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Lab Invest. 2014 Feb;94(2):222-34. doi: 10.1038/labinvest.2013.145. Epub 2013 Dec 23.

Human colonic crypts in culture: segregation of immunochemical markers in normal versus adenoma-derived.

Author information

1
Department of Pathology, University of Michigan, Ann Arbor, MI, USA.
2
Department of Internal Medicine, Comprehensive Cancer Center, University of Michigan, Ann Arbor, MI, USA.
3
Division of Gastroenterology, Department of Internal Medicine, University of Michigan, Ann Arbor, MI, USA.
4
1] Department of Internal Medicine, Comprehensive Cancer Center, University of Michigan, Ann Arbor, MI, USA [2] Medical Service and Geriatrics Research Education and Clinical Center, VA Medical Center, Ann Arbor, MI, USA.

Abstract

In order to advance a culture model of human colonic neoplasia, we developed methods for the isolation and in vitro maintenance of intact colonic crypts from normal human colon tissue and adenomas. Crypts were maintained in three-dimensional Matrigel culture with a simple, serum-free, low Ca(2+) (0.15 mM) medium. Intact colonic crypts from normal human mucosa were viably maintained for 3-5 days with preservation of the in situ crypt-like architecture, presenting a distinct base and apex. Abnormal structures from adenoma tissue could be maintained through multiple passages (up to months), with expanding buds/tubules. Immunohistochemical markers for intestinal stem cells (Lgr5), growth (Ki67), differentiation (E-cadherin, cytokeratin 20 (CK20) and mucin 2 (MUC2)) and epithelial turnover (Bax, cleaved Caspase-3), paralleled the changes in function. The epithelial cells in normal crypts followed the physiological sequence of progression from proliferation to differentiation to dissolution in a spatially and temporally appropriate manner. Lgr5 expression was seen in a few basal cells of freshly isolated crypts, but was not detected after 1-3 days in culture. After 24 h in culture, crypts from normal colonic tissue continued to show strong Ki67 and MUC2 expression at the crypt base, with a gradual decrease over time such that by days 3-4 Ki67 was not expressed. The differentiation marker CK20 increased over the same period, eventually becoming intense throughout the whole crypt. In adenoma-derived structures, expression of markers for all stages of progression persisted for the entire time in culture. Lgr5 showed expression in a few select cells after months in culture. Ki67 and MUC2 were largely associated with the proliferative budding regions while CK20 was localized to the parent structure. This ex vivo culture model of normal and adenomatous crypts provides a readily accessible tool to help understand the growth and differentiation process in human colonic epithelium.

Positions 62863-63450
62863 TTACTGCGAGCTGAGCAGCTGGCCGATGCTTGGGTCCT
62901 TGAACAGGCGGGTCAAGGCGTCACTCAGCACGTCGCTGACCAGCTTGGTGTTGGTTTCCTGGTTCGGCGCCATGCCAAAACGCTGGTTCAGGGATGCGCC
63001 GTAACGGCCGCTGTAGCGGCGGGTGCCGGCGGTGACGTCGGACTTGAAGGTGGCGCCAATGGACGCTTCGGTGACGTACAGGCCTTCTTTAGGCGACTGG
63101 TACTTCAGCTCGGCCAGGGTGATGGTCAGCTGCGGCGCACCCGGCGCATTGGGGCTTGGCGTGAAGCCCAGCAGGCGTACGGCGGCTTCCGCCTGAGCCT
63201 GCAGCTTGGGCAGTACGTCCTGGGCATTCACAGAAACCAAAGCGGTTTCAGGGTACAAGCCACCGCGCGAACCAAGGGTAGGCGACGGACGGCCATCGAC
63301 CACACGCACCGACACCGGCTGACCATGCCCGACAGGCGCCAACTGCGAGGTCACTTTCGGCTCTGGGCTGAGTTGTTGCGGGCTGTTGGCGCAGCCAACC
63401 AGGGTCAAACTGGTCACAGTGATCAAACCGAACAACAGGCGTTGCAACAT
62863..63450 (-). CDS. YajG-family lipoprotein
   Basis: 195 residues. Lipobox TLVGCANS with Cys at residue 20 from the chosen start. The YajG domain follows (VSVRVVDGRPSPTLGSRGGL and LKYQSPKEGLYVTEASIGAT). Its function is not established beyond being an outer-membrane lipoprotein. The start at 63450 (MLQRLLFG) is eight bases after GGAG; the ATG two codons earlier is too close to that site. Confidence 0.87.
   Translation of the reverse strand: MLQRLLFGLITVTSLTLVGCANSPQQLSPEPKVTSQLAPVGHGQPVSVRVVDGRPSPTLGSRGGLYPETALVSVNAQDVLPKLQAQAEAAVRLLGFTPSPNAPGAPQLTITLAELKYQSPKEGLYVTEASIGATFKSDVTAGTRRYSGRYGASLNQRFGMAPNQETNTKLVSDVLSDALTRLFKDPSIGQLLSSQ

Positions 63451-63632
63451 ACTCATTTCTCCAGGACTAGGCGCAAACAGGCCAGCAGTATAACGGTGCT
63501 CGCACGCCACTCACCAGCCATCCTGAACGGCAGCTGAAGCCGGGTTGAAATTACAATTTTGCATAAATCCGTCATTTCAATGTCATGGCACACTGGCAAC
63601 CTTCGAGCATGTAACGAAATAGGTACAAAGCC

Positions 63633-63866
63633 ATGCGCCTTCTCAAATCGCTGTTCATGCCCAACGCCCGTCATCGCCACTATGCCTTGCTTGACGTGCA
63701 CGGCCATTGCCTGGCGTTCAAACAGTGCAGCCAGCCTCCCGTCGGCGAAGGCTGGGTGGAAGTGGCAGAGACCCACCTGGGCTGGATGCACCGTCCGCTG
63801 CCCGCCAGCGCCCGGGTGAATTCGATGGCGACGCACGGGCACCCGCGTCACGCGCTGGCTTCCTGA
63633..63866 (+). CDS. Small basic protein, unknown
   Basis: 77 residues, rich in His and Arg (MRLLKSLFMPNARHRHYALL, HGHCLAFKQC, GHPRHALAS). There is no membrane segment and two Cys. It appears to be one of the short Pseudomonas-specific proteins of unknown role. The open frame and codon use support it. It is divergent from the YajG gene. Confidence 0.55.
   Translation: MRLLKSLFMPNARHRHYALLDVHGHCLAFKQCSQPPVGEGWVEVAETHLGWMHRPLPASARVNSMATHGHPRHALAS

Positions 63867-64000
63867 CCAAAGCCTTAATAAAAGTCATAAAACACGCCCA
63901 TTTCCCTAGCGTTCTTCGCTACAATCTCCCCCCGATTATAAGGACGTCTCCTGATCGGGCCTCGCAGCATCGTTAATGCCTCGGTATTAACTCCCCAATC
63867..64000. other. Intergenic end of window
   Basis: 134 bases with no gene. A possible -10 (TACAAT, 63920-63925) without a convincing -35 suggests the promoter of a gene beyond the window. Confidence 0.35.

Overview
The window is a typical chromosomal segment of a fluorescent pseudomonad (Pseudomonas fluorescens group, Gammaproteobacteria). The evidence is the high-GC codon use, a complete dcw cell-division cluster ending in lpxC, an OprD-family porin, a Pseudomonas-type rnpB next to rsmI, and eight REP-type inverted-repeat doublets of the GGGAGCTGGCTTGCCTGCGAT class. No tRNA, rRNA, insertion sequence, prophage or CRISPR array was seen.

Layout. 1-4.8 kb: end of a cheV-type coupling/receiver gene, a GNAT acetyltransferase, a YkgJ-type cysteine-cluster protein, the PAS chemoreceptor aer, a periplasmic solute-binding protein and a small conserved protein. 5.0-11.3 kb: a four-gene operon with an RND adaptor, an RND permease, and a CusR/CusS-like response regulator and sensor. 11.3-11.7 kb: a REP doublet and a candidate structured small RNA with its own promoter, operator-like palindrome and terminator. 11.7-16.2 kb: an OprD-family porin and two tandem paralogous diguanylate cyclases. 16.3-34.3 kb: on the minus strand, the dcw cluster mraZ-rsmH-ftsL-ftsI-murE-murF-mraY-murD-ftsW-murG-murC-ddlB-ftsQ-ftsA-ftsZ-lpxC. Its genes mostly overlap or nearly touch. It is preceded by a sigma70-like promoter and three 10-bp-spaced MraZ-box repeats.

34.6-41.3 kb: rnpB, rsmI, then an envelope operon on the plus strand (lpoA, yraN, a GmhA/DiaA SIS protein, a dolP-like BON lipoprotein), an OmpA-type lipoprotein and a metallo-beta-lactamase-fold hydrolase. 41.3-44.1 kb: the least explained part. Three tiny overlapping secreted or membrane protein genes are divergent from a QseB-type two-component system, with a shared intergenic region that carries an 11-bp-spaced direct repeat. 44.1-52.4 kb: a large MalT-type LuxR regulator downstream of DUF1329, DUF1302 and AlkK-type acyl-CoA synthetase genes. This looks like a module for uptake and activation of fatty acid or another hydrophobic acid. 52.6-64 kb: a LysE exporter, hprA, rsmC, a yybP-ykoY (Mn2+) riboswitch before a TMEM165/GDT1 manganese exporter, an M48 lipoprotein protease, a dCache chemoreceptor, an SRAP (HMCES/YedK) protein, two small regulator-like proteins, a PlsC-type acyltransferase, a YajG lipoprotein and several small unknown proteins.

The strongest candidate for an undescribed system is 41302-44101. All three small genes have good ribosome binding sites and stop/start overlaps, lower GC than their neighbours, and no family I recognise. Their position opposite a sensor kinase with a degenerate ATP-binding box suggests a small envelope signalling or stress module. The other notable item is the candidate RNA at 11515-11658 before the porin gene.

PMID:
24365748
PMCID:
PMC4108175
DOI:
10.1038/labinvest.2013.145
[Indexed for MEDLINE]
Free PMC Article

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